Your thesis should be about something you genuinely find interesting within your field of study, as passion will make you more motivated to do a good job and to pursue your thesis all the way through to the end. As a result, your thesis title should be closely related to this area, and should be clear and free from errors.
A common format for a thesis title is to use a common phrase or question, followed by a colon and a scientific question or statement. So, for example, if your thesis were about babies drinking their mothers' milk, your title could be "Mother knows best: Is mother's milk really the best thing for newborn babies?"
Your dissertation title, or thesis title, should be original. If you are caught using material, research or findings from another's thesis, you could be disqualified from your course at college or university, and from any courses you choose to take in the future. The act of using other's material is considered a serious offense in the world of education and you will be punished if caught.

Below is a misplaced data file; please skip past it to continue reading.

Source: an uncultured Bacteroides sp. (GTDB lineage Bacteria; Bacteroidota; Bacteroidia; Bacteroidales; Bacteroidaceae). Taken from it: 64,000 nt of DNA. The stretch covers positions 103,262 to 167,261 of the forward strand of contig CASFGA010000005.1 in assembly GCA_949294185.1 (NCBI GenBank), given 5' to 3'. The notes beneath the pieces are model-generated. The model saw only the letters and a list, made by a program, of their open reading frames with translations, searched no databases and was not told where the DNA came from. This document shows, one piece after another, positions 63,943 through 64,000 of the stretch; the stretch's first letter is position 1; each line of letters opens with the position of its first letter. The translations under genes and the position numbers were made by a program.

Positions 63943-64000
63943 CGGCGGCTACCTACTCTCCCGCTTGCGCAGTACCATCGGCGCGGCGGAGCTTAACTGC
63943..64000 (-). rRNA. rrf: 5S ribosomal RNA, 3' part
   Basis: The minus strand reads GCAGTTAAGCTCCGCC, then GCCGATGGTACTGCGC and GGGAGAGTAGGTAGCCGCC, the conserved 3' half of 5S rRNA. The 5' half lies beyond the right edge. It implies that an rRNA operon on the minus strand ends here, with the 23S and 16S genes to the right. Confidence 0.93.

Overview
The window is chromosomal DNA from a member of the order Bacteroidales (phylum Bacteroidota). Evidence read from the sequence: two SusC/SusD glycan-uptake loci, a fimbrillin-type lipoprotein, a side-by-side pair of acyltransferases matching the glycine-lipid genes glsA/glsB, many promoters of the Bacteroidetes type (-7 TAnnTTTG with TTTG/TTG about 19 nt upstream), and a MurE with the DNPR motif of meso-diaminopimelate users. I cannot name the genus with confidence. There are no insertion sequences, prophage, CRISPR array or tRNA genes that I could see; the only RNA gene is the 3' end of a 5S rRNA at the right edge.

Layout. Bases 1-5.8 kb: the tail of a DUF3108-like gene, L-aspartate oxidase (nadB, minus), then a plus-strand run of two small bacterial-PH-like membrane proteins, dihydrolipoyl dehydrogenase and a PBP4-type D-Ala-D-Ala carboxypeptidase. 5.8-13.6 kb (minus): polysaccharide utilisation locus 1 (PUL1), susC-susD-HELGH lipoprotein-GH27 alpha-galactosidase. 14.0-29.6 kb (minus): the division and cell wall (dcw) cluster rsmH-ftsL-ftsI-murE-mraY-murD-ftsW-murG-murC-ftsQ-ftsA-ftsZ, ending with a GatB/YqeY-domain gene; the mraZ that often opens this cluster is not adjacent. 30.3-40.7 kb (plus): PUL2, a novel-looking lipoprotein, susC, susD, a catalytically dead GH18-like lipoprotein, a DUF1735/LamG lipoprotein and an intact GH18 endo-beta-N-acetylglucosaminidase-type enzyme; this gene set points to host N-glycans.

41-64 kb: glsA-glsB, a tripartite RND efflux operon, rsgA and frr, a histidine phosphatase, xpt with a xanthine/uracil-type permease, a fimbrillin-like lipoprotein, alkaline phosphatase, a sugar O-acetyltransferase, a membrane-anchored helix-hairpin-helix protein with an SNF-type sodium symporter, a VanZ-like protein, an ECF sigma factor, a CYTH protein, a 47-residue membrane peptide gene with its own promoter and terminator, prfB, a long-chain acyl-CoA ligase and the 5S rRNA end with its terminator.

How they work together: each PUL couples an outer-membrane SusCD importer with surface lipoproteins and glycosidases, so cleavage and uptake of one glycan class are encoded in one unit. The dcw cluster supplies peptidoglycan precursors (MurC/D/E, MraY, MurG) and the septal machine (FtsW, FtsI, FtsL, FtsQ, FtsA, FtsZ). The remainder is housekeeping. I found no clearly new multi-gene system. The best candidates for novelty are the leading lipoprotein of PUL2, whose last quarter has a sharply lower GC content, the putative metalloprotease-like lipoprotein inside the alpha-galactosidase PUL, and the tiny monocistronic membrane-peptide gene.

Therefore, in order to avoid the temptation to use other's work, and to avoid similarities between your work and the work of others which could be mistaken for cheating, you should come up with your own thesis question.
When writing a thesis, there are a number of components which your examination body will expect to see. These include:
The abstract is a short summary of your thesis. It should contain your purpose and should give the reader an idea of what the whole of your thesis is about. Examiners may use your abstract to evaluate the intrinsic quality of the rest of your thesis.
- The table of contents
- The main body
- The reference page or bibliography
A bibliography is necessary for any piece of research or educational writing. It allows the reader, and the examiner, to check whether you have used the correct type of sources in your thesis, and also allows them to check for cheating and copying.